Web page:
Team Services | TFS 2017 | TFS 2015 | Previous versions (XAML builds)
Are you new to Team Build, Release Management, or CI/CD? If so, we recommend that you first read CI/CD for newbies and then come back here after that.
Here we'll show you how to define a continuous integration (CI) build process for your Node.js app. If you want to also continuously deploy (CD) your app to Azure, you'll be set up to make that happen after you're done creating this CI build process.
Upload your code
Do you have your own code?
No: Upload the sample app to Visual Studio Team Services (Team Services) or your on-premises Team Foundation Server. Either push your code to Git or check in your code to TFVC.
Copy the gulpfile.js and web.config files from the sample app to the root folder of your app.
Upload your code to Team Services or your on-premises Team Foundation Server: either push your code to Git or check in your code to TFVC.
Define your CI build
(If you don't see your team project listed on the home page, select Browse.)
- On-premises TFS:
- Visual Studio Team Services:
- On-premises TFS:
- Click Empty to start with an empty definition.
Add the build steps
On the Tasks or Build tab, add these steps.
Package: npm install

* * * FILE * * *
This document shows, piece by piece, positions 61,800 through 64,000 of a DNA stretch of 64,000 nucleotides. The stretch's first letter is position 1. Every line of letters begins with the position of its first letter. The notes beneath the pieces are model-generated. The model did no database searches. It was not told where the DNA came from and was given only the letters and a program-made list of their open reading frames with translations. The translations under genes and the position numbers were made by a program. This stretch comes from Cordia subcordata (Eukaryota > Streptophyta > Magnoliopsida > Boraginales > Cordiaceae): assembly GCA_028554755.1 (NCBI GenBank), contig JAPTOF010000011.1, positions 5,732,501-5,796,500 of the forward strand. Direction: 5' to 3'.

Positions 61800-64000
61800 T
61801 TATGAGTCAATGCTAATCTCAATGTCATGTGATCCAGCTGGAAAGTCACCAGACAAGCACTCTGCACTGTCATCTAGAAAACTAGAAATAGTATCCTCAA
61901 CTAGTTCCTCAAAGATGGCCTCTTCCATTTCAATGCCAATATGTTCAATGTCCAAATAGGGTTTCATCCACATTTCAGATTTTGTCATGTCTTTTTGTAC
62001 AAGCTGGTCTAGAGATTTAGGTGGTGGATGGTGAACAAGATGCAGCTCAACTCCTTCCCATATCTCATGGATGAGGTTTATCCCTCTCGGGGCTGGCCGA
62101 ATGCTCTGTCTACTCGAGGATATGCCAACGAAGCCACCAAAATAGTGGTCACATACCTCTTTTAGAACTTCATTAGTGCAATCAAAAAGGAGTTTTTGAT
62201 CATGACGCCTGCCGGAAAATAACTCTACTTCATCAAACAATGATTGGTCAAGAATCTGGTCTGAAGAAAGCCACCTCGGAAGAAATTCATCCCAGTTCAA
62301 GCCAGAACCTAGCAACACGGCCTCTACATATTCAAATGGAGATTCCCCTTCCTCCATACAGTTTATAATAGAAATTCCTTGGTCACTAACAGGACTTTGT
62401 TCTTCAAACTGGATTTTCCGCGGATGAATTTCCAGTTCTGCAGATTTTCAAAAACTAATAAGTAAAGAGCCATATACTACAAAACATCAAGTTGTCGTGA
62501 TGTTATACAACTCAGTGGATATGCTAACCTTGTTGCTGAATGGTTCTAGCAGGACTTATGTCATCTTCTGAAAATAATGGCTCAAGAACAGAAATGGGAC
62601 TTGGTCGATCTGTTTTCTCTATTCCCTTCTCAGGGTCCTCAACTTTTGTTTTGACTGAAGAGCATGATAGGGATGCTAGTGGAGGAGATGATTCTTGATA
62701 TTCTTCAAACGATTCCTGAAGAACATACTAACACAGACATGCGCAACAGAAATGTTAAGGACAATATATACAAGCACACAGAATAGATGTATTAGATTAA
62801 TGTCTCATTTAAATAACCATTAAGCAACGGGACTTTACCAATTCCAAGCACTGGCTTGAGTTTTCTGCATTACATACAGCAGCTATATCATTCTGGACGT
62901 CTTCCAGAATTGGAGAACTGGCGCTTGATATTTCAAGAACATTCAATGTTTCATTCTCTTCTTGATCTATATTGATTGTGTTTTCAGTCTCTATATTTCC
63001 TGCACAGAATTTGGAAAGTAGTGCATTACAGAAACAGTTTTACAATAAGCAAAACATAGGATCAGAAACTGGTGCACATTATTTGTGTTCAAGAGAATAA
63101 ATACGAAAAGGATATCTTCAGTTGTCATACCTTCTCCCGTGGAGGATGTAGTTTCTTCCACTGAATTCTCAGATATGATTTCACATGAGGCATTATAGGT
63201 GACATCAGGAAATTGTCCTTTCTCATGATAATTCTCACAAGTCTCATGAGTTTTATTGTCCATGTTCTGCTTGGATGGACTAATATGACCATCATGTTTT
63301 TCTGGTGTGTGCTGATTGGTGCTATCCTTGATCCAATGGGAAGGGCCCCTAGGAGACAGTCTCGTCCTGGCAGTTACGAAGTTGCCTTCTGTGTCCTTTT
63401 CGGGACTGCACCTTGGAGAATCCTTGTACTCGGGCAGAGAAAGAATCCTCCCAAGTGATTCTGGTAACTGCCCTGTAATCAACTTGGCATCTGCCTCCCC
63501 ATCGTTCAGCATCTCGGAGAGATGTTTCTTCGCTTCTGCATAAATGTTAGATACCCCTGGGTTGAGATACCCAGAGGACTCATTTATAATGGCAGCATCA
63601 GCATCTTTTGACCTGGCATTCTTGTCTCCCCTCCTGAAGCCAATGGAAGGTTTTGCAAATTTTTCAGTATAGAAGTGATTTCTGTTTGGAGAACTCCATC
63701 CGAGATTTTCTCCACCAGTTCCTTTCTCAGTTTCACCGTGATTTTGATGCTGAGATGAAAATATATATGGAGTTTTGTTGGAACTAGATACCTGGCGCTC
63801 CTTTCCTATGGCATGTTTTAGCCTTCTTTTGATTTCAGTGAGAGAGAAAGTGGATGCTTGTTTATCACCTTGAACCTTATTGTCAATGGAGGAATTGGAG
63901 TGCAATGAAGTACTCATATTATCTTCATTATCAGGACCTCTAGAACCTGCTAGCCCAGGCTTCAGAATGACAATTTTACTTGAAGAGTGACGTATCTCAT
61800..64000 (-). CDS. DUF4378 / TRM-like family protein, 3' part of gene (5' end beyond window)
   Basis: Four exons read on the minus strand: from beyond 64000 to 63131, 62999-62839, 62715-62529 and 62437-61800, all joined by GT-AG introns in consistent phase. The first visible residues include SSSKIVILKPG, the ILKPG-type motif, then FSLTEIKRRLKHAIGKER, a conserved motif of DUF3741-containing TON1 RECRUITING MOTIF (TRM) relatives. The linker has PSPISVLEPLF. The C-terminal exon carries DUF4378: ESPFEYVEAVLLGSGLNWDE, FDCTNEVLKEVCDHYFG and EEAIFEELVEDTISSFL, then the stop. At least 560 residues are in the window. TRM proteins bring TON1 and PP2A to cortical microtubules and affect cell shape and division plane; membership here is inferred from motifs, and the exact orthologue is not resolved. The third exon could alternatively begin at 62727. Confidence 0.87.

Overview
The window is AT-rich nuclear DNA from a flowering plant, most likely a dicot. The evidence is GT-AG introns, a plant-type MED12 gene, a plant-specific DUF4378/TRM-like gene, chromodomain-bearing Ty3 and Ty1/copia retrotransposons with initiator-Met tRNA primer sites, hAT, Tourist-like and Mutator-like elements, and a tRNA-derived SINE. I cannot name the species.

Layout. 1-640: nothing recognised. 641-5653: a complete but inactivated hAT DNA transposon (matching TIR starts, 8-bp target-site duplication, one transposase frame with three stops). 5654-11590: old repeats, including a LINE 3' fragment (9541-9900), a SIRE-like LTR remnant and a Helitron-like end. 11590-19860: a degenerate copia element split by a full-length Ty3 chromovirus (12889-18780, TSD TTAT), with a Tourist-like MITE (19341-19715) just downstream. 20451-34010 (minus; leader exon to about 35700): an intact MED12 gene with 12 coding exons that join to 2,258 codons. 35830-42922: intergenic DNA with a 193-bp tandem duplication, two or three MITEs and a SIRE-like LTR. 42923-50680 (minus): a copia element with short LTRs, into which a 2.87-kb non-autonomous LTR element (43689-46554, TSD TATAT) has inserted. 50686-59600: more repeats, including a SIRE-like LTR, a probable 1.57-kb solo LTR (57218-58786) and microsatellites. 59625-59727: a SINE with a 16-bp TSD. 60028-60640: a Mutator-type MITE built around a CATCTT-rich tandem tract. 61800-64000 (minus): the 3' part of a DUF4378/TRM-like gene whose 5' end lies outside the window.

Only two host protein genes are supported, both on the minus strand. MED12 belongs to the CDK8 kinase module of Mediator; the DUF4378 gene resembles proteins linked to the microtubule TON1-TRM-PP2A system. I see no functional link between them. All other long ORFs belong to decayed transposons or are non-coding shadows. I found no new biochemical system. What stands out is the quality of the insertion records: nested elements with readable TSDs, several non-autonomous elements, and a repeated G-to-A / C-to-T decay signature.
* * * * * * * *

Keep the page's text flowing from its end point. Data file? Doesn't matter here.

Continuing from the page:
Install your npm package dependencies.
Pack your files into a .zip file.
Make sure you've got a copy of gulpfile.js from our sample app in the root folder of your app.
Build: Publish Build Artifacts
(Optional) Drop some of the build outputs, such as the .zip file as we do in the example below.
Enable continuous integration (CI)
On the Triggers tab, enable Continuous integration (CI). This tells the system to queue a build whenever someone on your team commits or checks in new code.
Save, queue, and test the build
Save and queue the build. Once the build is done, click the link to the completed build (for example, Build 1634), click Artifacts, and then click Explore to see the .zip file produced by the build. This is the web deploy package that your release definition will consume to deploy your app.
Continuously deploy (CD) your app
After you've run the CI build, you're ready to create a continuous deployment (CD) release definition so that you can deploy your app to:
What code is in the sample app?
Our Node.js Hello World sample app contains:
|-- .gitignore `-- helloworld |-- gulpfile.js |-- package.json |-- server.js |-- web.config `-- typings
The gulpfile.js script zips up the app so it can be deployed to Azure. The web.config file enables running the app on Azure. The .gitignore file keeps build artifacts on your dev machine from getting into your Git repo.